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Forum topic by bent posted 10-04-2010 02:43 PM 2078 views 1 time favorited 18 replies Add to Favorites Watch
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bent

311 posts in 2356 days


10-04-2010 02:43 PM

every fall, there’s a historical reenactment just outside our town. it’s based on a french trading post/fort that was on the wabash river during the 1700’s. it’s called “feast of the hunter’s moon”, and represents a gathering of traders. two of my friends (dan and scott) are woodturners and put on a demo each year with their great wheel lathe. i volunteered to start helping them out. the demo is geared towards kids, they get to spin the flywheel while we turn a small toy for them to keep. there’s about 20 designs they can choose from. i think the most popular this year was the football and goblet. the toys are really nothing too fancy, but the kids LOVE them! the lathe is pretty big attraction, it’s been going out to the reenactment for almost 40 years now. it’s cool to see parents bringing their kids and they tell us that they remember turning the wheel when they were kids. the line to turn the wheel wraps all the way around our booth and usually takes over an hour. it’s amazing, none of the kids complain, they’re just so excited to get their turn to make a toy.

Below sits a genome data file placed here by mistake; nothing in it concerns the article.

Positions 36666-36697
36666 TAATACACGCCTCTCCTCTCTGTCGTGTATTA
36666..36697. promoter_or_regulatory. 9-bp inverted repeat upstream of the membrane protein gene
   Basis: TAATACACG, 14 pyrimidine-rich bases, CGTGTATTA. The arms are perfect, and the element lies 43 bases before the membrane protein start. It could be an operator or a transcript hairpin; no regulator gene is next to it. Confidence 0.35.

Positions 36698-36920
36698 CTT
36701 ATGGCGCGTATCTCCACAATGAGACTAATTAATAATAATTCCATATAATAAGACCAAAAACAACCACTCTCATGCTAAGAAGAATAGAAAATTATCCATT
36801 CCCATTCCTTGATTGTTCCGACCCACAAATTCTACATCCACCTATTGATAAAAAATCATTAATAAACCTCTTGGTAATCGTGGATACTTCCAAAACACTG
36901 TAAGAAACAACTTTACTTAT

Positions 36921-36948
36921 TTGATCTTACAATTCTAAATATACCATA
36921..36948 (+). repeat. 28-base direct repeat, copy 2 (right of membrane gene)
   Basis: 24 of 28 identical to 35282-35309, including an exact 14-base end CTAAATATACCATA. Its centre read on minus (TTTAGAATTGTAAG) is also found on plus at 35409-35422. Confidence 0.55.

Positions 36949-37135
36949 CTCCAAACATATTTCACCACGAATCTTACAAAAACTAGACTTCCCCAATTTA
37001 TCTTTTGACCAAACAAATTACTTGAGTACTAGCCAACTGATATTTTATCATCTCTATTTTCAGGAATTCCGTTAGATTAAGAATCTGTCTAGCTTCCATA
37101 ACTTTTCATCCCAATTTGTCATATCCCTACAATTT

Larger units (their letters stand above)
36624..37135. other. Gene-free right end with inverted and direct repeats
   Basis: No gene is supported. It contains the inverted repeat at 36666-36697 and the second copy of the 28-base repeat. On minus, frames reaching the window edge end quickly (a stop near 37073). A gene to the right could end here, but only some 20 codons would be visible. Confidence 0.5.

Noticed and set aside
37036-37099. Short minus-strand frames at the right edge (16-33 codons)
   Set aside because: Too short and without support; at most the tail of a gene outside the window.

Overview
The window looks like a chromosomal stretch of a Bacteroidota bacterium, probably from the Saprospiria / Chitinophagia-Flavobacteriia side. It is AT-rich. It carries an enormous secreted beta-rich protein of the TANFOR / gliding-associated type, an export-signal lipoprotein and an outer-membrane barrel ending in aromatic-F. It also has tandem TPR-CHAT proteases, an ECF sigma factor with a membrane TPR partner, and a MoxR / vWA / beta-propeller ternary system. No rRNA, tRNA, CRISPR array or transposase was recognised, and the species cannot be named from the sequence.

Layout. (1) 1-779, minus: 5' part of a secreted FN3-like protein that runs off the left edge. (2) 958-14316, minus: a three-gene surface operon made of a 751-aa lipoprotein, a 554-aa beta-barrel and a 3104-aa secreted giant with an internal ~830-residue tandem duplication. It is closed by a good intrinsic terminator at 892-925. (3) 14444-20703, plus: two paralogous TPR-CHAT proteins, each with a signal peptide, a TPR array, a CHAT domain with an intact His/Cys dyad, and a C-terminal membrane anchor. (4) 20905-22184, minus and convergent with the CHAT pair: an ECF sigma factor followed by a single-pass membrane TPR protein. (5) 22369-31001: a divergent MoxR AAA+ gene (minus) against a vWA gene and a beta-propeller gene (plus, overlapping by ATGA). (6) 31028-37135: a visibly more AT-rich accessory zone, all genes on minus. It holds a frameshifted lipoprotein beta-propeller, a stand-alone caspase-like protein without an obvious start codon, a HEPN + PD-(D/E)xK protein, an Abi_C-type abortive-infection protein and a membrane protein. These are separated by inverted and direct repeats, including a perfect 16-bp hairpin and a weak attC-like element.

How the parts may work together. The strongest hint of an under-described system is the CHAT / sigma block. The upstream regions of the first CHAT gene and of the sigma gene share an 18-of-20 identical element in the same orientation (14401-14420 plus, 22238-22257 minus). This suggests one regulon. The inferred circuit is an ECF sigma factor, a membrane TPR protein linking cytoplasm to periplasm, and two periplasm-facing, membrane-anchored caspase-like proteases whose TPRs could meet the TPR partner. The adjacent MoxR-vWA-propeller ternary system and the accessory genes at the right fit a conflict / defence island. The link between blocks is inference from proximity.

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the first 3 photos are from friday, when it’s just school field trips. we set up and give a presentation to the classes before the feast actually starts on saturday. this is dan giving a speech about what the lathe does, and what it’s used for.

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right after we set up the lathe, scott is making some test cuts.

IMG_0411

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during the actual event, here we are in action


18 replies so far

View helluvawreck's profile

helluvawreck

15959 posts in 1553 days


#1 posted 10-04-2010 02:57 PM

That’s a really nice set up and I’m sure ya’ll had fun.

-- If a man does not keep pace with his companions, perhaps it is because he hears a different drummer. Let him step to the music which he hears, however measured or far away. Henry David Thoreau

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rance

4142 posts in 1847 days


#2 posted 10-04-2010 03:13 PM

Cool project. Any reason you have the wheel so far from the lathe?

-- Backer boards, stop blocks, build oversized, and never buy a hand plane--

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swirt

1946 posts in 1659 days


#3 posted 10-04-2010 03:35 PM

Very nice. Thanks for sharing this. Looks like great fun.

-- Galootish log blog, http://www.timberframe-tools.com

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John

169 posts in 2480 days


#4 posted 10-04-2010 03:53 PM